Charles Patrick Davis, MD, PhD
Dr. Charles "Pat" Davis, MD, PhD, is a board certified Emergency Medicine doctor who currently practices as a consultant and staff member for hospitals. He has a PhD in Microbiology (UT at Austin), and the MD (Univ. Texas Medical Branch, Galveston). He is a Clinical Professor (retired) in the Division of Emergency Medicine, UT Health Science Center at San Antonio, and has been the Chief of Emergency Medicine at UT Medical Branch and at UTHSCSA with over 250 publications.
Jerry R. Balentine, DO, FACEP
Dr. Balentine received his undergraduate degree from McDaniel College in Westminster, Maryland. He attended medical school at the Philadelphia College of Osteopathic Medicine graduating in1983. He completed his internship at St. Joseph's Hospital in Philadelphia and his Emergency Medicine residency at Lincoln Medical and Mental Health Center in the Bronx, where he served as chief resident.
- What is cancer?
- What causes cancer?
- What are cancer symptoms and signs?
- What are the different types of cancer?
- How is cancer diagnosed?
- How is cancer staging determined?
- What is the treatment for cancer?
- What is the prognosis for cancer?
- Can cancer be prevented?
- Where can people find more information about cancer?
- Cancer At A Glance
- Patient Comments: Cancer - Symptoms
- Patient Comments: Cancer - Describe Your Experience
- Find a local Oncologist in your town
What is cancer?
Cancer is the uncontrolled growth of abnormal cells anywhere in a body. The abnormal cells are termed cancer cells, malignant cells, or tumor cells. Many cancers and the abnormal cells that compose the cancer tissue are further identified by the name of the tissue that the abnormal cells originated from (for example, breast cancer, lung cancer, colon cancer). Cancer is not confined to humans; animals and other living organisms can get cancer. Below is a schematic that shows normal cell division and how when a cell is damaged or altered without repair to its system, the cell usually dies. Also shown is what can occur when such damaged or unrepaired cells do not die and become cancer cells and proliferate with uncontrolled growth; a mass of cancer cells develop. Frequently, cancer cells can break away from this original mass of cells, travel through the blood and lymph systems, and lodge in other organs where they can again repeat the uncontrolled growth cycle. This process of cancer cells leaving an area and growing in another body area is termed metastatic spread or metastatic disease. For example, if breast cancer cells spread to a bone (or anywhere else), it means that the individual has metastatic breast cancer.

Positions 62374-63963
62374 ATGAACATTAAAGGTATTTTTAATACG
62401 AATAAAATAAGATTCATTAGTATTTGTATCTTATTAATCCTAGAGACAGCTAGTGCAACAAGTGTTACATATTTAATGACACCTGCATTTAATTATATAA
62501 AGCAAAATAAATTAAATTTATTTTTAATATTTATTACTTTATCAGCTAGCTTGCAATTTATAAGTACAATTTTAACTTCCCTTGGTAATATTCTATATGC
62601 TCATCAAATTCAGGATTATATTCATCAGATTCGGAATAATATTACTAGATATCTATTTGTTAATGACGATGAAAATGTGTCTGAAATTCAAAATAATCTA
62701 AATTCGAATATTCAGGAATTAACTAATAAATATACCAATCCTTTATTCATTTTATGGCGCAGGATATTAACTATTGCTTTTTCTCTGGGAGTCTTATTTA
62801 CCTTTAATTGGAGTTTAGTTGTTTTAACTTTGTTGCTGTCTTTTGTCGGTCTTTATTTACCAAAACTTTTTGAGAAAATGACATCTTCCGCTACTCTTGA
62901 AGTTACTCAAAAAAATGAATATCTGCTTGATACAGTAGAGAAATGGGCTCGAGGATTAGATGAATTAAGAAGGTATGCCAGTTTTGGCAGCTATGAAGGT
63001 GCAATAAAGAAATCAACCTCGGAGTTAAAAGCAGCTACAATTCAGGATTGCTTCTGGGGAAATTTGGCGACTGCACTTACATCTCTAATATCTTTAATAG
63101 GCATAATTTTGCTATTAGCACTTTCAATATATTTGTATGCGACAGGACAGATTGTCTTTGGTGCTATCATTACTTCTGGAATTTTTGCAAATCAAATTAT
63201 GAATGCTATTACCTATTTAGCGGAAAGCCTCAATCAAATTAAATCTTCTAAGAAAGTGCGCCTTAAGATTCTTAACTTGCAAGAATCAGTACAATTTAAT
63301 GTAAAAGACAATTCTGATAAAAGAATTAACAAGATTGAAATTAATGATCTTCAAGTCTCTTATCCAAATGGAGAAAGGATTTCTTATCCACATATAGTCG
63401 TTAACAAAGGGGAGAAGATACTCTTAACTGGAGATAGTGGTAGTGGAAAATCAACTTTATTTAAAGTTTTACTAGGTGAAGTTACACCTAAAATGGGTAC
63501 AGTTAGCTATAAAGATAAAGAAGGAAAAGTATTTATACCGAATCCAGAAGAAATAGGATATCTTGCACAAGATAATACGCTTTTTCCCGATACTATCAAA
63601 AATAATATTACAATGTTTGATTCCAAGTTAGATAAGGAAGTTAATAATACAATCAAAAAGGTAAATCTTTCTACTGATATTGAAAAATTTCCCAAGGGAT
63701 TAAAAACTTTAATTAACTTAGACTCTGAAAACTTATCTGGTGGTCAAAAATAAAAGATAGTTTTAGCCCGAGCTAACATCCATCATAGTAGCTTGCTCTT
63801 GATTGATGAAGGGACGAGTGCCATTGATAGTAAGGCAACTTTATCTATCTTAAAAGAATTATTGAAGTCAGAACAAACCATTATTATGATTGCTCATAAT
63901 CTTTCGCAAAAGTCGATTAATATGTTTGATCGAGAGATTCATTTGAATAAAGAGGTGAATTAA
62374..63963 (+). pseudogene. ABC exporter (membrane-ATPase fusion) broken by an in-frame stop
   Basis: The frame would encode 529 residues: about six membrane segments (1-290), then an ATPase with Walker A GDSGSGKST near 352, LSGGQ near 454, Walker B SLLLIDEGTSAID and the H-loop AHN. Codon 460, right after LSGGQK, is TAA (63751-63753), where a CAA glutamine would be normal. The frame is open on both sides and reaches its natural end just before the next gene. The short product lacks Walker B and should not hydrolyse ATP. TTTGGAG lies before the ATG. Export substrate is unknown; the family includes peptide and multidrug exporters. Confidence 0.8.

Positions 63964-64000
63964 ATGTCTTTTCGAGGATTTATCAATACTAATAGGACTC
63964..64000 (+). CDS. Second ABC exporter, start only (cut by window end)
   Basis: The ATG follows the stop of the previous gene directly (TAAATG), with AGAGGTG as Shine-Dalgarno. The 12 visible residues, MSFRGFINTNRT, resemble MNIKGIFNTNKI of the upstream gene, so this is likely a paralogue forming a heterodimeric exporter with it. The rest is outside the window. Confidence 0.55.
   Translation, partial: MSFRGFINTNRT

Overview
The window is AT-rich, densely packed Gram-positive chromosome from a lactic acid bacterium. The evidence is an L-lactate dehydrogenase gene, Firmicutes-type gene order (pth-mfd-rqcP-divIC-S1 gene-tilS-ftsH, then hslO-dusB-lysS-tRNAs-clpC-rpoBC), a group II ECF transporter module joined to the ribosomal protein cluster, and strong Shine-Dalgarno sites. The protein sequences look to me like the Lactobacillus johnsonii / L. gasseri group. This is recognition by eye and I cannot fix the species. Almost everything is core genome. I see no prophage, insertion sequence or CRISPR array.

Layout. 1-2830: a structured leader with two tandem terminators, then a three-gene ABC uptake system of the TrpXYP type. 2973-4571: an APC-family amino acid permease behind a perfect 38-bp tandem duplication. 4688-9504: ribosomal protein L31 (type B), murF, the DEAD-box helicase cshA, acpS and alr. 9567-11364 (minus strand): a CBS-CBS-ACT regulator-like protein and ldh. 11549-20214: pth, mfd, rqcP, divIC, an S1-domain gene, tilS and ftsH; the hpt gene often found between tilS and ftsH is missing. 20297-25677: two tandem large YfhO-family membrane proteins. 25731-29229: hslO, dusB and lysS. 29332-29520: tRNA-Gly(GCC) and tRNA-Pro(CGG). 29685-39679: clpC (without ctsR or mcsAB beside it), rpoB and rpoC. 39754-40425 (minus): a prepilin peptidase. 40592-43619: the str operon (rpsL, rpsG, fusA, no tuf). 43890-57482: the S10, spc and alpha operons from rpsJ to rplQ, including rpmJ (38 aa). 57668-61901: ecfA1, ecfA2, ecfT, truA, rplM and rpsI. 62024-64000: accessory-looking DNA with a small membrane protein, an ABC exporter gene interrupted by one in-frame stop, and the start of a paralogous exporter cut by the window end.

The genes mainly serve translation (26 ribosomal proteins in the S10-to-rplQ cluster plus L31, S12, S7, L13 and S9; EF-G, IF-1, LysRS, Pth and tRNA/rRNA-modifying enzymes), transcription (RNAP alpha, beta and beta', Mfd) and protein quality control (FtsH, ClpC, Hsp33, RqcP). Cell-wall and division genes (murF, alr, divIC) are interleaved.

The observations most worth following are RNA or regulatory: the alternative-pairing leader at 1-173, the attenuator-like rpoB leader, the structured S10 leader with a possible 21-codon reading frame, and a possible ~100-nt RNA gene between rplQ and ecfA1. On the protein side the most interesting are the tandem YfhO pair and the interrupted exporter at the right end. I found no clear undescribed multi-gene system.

There are over 200 types of cancers; most can fit into the following categories according to the National Cancer Institute:
- Carcinoma: Cancer that begins in the skin or in tissues that line or cover internal organs
- Sarcoma: Cancer that begins in bone, cartilage, fat, muscle, blood
vessels, or other connective or supportive tissue
- Leukemia: Cancer that starts in blood-forming tissue such as the bone marrow and causes large numbers of abnormal blood cells to be produced and enter the blood
- Lymphoma and myeloma: Cancers that begin in the cells of the immune system
- Central nervous system cancers: Cancers that begin in the tissues of the brain and spinal cord
In the U.S., according to the National Cancer Institute in 2010, the most common cancers (excluding non-melanoma skin cancers) are listed below.
|Cancer type||Estimated new cases||Estimated deaths|
|Colon and rectal (combined)||142,570||51,370|
|Kidney (renal cell)||53,581||11,997|
|Lung (including bronchus)||222,520||157,300|
The three most common cancers in men, women and children in the U.S. are as follows:
- Men: Prostate, lung, and colorectal
- Women: Breast, colorectal, and lung
- Children: Leukemia, brain tumors, and lymphoma
The incidence of cancer and cancer types are influenced by many factors such as age, sex, race, local environmental factors, diet, and genetics. Consequently, the incidence of cancer and cancer types vary depending on these variable factors. For example, the World Health Organization (WHO) provides the following general information about cancer worldwide:
- Cancer is a leading cause of death worldwide. It accounted for 7.4 million deaths (around 13% of all deaths) in 2004 (statistics published in 2009).
- Lung, stomach, liver, colon, and breast cancer cause the most cancer deaths each year.
- Deaths from cancer worldwide are projected to continue rising, with an estimated 12 million deaths in 2030.
Different areas of the world may have cancers that are either more or less predominant then those found in the U.S. One example is that stomach cancer is often found in Japan, while it is rarely found in the U.S.
The objective of this article is to introduce the reader to general aspects of cancers. It is designed to be an overview of cancer and cannot cover every cancer type. This article will also attempt to help guide the reader to more detailed sources about specific cancer types.
Next: What causes cancer?
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